Do FXCM clients with negative equity balances have a right to refuse to pay?


In its press release describing its deal with Leucadia, FXCM Inc (NYSE:FXCM) made it very clear that it plans to ‘go after’ clients which had lost more than their money on deposit in Swiss Franc (or other) trades gone bad, as the Swiss Franc spiked in value 20% almost instantaneously last Thursday.

These aggregate negative client balances, totaling about $225 million at FXCM, are what ultimately forced FXCM to find a financial lifeline in the guise of a $300 million loan from Leucadia National Corp (NYSE:LUK).

FXCM wh logoIn the press release, FXCM states that it will make repayments of the loan each month to Leucadia “from proceeds received during the immediately preceding calendar month from accounts receivable related to the customer debit balances.”

But do those clients have a right to refuse to repay FXCM these negative balances?

In its latest annual Form 10-K filing with the SEC, FXCM states quite clearly that:

our policy is generally not to pursue claims for negative equity against our customers.

(See FXCM’s Form 10-K, page 11)

Clients with negative equity balances, if approached by FXCM, could simply state that they relied on FXCM’s policy and that they therefore reasonably expected that their losses could never exceed the amount of money they had on deposit.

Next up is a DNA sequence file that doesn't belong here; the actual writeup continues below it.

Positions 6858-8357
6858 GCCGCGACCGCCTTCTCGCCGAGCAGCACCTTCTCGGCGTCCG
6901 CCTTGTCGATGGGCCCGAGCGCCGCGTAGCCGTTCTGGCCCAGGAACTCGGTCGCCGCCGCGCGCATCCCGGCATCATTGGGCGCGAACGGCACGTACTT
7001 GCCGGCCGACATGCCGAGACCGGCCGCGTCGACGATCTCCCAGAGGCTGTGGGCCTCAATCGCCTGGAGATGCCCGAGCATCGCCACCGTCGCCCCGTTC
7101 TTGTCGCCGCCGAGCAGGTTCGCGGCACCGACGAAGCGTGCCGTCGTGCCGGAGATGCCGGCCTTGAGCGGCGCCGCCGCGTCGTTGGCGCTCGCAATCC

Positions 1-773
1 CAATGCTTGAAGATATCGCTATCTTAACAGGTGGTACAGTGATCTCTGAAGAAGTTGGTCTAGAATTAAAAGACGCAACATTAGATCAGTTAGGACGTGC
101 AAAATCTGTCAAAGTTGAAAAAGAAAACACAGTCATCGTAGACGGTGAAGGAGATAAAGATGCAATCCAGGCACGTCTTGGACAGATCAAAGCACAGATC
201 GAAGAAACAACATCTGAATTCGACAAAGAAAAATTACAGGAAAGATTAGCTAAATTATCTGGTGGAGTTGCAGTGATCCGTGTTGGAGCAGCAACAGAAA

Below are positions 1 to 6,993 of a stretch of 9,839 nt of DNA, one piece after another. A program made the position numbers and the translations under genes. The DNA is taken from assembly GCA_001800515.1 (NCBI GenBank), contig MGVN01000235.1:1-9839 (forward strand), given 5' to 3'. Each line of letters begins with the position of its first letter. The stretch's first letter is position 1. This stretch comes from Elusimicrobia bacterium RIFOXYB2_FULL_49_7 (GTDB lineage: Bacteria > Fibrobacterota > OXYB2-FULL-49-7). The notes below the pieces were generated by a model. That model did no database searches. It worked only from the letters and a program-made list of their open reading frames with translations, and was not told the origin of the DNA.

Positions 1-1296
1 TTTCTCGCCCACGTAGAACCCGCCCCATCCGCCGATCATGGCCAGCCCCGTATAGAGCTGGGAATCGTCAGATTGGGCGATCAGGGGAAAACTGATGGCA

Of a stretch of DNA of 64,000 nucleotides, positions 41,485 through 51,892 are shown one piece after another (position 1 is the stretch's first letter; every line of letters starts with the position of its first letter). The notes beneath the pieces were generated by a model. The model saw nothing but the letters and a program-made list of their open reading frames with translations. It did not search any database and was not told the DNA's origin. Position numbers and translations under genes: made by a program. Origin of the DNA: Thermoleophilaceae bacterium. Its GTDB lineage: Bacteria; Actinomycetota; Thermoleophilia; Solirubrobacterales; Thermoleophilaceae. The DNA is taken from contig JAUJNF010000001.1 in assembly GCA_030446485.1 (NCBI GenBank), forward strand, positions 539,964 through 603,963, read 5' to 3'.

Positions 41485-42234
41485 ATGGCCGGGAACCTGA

We understand that most retail forex brokers (including for example Gain Capital and its Forex.com unit) are just forgiving the negative client balances of clients who lost more than their deposit balance due to the Swiss Franc spike.

The main reason for doing so is a simple business decision.

If the balances aren’t forgiven, then the trader goes away and likely opens up a new account at a different broker, while the first broker really has little chance of ever getting its money back. But if the (first) broker forgives the balance, then the trader is much more likely to stay, deposit new money, and trade again.

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Do FXCM clients with negative equity balances have a right to refuse to pay?

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